:Works valued at €100 million stolen from the Musée d'Art Moderne de la Ville de Paris
20 May 2010
Five paintings, in total valued at almost €100 million. were stolen from the Musée d'Art Moderne de la Ville de Paris overnight on Wednesday. The works were Le pigeon aux petits pois by Pablo Picasso, La Pastorale by Henri Matisse, L'Olivier Près de l'Estaque by Georges Braque, La Femme a l'Eventail by Amedeo Modigliani and Nature Morte aux Chandeliers by Fernand Léger.
The museum itself has been closed and cordoned off by police investigating the theft. The thief is believed to have entered the museum by climbing through a window and the museum is investigating how the theft took place despite the presence of guards and a complex security system.
Christophe Girard, deputy mayor of Paris with responsibility for culture, told a press conference: "This is a serious crime to the heritage of humanity", adding that the perpetrator or perpetrators were "obviously organised". It is thought that the paintings are too well known to be easily sold and there has been speculation that they will be used as "currency" by criminal gangs, as opposed to having been "stolen for hire" on behalf of a collector.
An unnamed source told The Daily Telegraph: "It's an enormous crime, one of the biggest in art history" while the mayor of Paris, Bertrand Delanoe, called the theft "an intolerable attack on Paris's universal cultural heritage" and art historian Tim Marlow commented that the thief obviously "knew what he was taking".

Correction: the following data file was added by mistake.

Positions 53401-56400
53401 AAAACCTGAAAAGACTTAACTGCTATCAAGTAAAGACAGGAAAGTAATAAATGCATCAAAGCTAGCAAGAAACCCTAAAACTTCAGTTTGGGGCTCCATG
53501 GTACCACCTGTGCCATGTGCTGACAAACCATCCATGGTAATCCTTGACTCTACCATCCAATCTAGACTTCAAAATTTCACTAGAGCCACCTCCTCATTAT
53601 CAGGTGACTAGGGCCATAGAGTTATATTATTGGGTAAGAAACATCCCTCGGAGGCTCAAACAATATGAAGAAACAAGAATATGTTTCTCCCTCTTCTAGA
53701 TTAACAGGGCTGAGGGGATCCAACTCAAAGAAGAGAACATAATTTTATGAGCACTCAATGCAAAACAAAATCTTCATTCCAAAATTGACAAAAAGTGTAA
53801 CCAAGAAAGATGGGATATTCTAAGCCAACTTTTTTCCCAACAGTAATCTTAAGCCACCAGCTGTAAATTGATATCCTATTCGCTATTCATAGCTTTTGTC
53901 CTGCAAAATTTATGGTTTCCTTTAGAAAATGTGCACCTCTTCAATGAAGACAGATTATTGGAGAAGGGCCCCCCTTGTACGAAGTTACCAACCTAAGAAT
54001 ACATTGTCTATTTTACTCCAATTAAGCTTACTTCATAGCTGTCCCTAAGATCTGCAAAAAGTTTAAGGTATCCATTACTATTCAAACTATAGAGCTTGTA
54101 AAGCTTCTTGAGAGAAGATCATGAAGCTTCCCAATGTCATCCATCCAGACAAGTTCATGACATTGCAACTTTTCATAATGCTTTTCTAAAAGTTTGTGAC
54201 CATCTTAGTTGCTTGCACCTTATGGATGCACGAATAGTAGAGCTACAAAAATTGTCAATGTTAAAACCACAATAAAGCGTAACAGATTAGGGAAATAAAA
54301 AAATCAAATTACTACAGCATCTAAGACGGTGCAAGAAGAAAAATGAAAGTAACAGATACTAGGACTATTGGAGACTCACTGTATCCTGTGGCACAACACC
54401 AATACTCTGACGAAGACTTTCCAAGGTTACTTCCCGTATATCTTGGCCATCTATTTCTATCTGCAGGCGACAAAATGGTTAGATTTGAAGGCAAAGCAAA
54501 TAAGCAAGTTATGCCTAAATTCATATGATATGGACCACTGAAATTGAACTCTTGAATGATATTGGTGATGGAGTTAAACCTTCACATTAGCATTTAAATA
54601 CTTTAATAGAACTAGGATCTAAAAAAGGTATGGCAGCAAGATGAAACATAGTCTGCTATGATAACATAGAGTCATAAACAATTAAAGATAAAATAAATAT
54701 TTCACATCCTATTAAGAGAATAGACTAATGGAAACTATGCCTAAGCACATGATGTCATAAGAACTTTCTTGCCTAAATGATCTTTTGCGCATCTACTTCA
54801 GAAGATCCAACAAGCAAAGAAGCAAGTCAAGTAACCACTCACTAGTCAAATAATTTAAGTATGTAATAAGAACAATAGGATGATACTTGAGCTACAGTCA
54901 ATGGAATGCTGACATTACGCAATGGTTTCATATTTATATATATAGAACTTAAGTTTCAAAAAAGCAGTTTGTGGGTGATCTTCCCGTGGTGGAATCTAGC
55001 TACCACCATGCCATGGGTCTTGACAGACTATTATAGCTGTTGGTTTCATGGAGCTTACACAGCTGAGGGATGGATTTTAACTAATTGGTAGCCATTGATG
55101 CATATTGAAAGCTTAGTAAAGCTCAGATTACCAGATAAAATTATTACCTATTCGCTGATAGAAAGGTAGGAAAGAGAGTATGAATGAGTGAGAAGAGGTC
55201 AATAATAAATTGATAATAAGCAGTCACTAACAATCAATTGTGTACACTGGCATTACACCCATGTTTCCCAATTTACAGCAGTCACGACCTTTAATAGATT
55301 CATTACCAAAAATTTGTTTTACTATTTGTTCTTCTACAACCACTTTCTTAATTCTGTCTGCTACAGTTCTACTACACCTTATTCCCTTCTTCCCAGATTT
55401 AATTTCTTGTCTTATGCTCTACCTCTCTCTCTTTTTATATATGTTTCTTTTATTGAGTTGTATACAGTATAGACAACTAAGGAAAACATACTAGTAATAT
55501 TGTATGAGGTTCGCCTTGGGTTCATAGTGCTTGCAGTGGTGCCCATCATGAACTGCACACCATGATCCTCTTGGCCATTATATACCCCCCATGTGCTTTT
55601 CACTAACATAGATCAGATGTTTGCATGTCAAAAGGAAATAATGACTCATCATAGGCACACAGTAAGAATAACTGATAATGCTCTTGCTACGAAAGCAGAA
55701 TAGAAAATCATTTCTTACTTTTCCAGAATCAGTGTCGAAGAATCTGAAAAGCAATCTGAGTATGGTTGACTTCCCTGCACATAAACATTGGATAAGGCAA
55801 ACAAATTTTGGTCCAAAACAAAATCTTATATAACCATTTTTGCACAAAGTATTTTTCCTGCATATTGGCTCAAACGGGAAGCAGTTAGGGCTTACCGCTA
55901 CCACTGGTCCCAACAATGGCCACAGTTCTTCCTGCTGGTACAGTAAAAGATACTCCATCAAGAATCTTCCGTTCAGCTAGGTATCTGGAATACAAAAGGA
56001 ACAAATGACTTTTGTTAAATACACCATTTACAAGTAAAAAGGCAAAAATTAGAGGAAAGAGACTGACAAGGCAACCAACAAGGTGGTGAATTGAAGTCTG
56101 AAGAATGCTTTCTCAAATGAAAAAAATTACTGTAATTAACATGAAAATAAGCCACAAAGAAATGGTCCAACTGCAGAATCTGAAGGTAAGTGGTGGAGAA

The theft was discovered at approximately 7a.m. local time (5a.m. UTC) by museum staff. The Paris prosecutor's office said that a single masked man was captured on CCTV walking away with the works, which had been removed from their frames with care rather than being sliced out. The paintings belong to the museum's permanent collection.
Investigators are questioning museum staff after speculation that the perpetrator may have had assistance from somebody on "the inside". The investigation into the thefts is being led by the Brigade de Répression du Banditisme, an elite French police unit.